Record Display for the EPA National Library Catalog


OLS Field Name OLS Field Data
Main Title Cancer Morbidity Investigations: Lessons from the Duluth Study of Possible Effects of Asbestos in Drinking Water.
Author Sigurdson, Eunice E. ; Levy, Barry S. ; Mandel, Jack ; McHugh, Richard ; Michienzi, Leonard J. ;
CORP Author Minnesota Dept. of Health, Minneapolis.;Health Effects Research Lab., Cincinnati, OH.
Year Published 1981
Report Number EPA-R-805428; EPA-600/J-81-266;
Stock Number PB81-230864
Additional Subjects Asbestos ; Potable water ; Malignant neoplasms ; Minnesota ; Morbidity ; Reprints ; Drinking water ; Duluth(Minnesota) ; Cancer ; Water pollution effects(Humans)
Library Call Number Additional Info Location Last
NTIS  PB81-230864 Most EPA libraries have a fiche copy filed under the call number shown. Check with individual libraries about paper copy. 06/23/1988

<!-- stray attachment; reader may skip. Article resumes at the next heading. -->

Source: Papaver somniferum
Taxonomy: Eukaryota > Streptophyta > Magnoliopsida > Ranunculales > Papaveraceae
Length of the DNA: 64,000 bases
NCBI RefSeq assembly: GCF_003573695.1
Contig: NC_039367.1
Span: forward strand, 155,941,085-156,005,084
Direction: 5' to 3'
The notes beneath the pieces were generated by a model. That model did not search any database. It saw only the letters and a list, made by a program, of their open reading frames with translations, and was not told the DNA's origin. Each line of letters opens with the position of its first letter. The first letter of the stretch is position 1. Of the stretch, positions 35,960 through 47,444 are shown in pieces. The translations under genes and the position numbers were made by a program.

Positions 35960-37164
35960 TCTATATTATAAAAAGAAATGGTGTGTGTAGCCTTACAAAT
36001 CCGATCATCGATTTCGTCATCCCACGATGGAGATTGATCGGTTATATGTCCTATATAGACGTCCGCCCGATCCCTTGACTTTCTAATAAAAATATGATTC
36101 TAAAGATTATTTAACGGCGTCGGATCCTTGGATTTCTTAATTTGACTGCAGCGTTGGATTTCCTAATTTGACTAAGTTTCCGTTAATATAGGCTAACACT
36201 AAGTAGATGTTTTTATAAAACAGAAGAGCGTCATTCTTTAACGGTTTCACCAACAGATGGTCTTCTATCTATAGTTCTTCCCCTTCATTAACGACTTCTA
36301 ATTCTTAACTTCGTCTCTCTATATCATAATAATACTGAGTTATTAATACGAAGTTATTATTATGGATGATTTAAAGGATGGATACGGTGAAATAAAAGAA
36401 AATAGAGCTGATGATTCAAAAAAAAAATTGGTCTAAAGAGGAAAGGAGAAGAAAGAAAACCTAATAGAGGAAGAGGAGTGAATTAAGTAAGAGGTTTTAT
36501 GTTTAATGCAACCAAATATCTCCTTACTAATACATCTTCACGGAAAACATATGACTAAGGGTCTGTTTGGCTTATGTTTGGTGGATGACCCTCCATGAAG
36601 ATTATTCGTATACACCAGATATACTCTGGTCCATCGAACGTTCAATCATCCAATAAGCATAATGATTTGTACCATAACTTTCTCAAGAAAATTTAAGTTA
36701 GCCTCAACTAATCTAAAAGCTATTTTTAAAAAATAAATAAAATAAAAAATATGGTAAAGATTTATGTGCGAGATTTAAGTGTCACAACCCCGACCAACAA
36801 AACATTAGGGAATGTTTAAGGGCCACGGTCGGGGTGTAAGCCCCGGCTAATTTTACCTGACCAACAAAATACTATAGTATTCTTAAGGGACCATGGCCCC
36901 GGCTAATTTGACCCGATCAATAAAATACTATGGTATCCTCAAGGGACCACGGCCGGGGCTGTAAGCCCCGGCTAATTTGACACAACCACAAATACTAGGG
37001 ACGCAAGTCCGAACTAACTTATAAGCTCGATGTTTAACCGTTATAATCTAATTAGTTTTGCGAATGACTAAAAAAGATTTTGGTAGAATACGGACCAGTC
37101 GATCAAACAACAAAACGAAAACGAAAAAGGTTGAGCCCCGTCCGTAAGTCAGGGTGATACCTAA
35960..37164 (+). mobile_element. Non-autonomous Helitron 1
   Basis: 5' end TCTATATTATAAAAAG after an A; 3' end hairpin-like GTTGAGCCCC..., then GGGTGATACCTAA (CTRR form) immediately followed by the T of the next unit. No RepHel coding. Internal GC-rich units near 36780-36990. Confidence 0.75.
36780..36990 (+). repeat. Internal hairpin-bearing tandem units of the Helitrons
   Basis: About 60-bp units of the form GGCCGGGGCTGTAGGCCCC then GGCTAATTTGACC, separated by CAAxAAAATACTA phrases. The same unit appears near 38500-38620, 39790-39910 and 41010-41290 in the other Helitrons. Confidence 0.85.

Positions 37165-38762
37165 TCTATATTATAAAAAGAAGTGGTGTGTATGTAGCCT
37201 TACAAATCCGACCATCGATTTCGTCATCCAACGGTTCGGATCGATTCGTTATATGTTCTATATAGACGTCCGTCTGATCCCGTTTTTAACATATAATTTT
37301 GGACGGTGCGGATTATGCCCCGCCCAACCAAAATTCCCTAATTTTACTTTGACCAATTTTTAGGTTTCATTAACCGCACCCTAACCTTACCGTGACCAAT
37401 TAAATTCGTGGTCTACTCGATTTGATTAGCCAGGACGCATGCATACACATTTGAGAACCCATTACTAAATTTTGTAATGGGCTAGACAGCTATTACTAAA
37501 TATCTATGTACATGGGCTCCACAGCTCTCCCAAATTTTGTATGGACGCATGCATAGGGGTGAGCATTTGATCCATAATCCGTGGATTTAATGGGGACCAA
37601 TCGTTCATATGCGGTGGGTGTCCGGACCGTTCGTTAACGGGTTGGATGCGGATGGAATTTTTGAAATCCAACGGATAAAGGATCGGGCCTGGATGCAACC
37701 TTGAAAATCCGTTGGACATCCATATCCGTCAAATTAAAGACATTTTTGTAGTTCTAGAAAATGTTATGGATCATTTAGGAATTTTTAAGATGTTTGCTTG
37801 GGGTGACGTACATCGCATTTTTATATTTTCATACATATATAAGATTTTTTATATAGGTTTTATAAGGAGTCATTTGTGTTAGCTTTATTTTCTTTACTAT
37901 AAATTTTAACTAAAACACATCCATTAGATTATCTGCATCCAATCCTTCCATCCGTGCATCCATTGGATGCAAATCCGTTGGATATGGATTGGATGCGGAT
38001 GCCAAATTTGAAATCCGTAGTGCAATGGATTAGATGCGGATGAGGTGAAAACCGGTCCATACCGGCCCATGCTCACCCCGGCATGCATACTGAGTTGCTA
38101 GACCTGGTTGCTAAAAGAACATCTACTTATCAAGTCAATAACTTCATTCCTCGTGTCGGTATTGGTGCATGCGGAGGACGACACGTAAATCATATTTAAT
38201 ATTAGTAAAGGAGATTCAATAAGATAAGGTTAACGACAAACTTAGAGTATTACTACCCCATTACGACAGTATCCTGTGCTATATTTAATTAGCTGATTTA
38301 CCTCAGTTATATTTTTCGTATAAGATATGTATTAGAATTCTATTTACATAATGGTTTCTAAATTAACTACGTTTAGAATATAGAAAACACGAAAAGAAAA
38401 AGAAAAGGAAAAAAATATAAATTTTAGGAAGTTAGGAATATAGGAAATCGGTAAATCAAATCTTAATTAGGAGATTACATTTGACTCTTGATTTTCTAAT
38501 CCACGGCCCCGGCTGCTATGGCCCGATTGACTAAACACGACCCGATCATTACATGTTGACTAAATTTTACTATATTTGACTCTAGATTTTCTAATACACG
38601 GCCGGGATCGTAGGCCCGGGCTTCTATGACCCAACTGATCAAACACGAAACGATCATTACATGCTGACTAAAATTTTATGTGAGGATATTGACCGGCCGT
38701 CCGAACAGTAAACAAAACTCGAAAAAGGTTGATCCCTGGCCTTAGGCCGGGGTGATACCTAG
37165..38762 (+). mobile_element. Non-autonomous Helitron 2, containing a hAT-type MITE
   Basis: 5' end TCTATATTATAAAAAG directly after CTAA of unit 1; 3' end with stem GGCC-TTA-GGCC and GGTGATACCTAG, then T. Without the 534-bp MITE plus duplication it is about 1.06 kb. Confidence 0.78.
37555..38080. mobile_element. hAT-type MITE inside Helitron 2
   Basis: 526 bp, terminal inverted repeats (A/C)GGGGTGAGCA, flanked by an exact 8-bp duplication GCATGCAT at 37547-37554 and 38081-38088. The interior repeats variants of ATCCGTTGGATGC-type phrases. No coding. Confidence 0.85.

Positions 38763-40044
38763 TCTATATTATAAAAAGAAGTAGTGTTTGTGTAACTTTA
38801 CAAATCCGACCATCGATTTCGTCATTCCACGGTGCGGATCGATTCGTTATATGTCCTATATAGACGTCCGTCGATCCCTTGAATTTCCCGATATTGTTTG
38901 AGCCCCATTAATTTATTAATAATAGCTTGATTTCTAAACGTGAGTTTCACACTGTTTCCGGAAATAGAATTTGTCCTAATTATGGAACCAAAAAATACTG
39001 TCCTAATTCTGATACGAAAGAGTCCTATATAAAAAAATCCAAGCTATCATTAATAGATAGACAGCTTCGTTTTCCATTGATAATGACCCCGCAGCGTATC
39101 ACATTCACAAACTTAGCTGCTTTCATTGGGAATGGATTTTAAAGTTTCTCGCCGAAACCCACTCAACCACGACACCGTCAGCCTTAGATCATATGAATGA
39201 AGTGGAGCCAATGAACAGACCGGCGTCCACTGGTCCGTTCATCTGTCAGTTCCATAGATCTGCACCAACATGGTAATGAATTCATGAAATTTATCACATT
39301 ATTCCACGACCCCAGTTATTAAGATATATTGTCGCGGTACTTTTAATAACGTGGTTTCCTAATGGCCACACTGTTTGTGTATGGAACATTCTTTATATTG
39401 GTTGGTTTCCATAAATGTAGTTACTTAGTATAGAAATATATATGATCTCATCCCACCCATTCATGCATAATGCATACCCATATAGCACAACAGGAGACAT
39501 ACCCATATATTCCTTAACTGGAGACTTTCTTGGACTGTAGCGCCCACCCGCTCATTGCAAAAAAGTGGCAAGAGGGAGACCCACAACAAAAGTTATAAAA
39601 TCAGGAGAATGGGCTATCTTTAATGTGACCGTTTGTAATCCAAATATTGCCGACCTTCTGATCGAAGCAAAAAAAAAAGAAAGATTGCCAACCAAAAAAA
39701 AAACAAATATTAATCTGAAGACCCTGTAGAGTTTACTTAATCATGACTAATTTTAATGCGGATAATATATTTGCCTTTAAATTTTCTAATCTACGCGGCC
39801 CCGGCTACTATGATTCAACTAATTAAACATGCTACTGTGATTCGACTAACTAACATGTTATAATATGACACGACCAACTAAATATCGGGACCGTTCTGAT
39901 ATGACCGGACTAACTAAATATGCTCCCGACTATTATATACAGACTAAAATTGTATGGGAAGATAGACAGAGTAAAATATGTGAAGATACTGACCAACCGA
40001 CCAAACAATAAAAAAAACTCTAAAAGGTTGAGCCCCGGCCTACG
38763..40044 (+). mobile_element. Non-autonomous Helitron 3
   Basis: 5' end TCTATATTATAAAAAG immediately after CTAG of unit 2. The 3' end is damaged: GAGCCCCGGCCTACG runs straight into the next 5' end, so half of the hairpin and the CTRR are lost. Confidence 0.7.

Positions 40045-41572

Collation 14p
In 1973, 1 to 30 million asbestos-like fibers per liter of tap water were discovered in Duluth drinking water. Previous studies had linked mesothelioma, lung, and gastrointestinal cancers with occupational exposure to asbestos, so surveillance of cancer morbidity in Duluth was initiated to investigate effects from ingestion of asbestos in drinking water. Gastrointestinal and lung cancer incidence data for 1969-1974 were collected in the same manner as in the Minneapolis-St. Paul component of the Third National Cancer Survey; Duluth rates for 1969-1971 were compared with incidence rates for the cities of Minneapolis and St. Paul during the same time period; and Duluth rates for 1972-1974 were compared with Duluth rates for 1969-1971. Duluth females and both sexes combined had statistically significantly higher rates of pancreatic cancer than in Minneapolis and St. Paul in 1969-1971. These rates subsequently decreased in 1972-1974 for both sexes combined in Duluth. Duluth males and both sexes combined had similar excesses for gastrointestinal tract not specified in comparison with Minneapolis and St. Paul. Duluth and Minneapolis cancer incidence rates yielded less-exaggerated differences between the two study areas compared with mortality rates. Resources required for morbidity surveillance are described.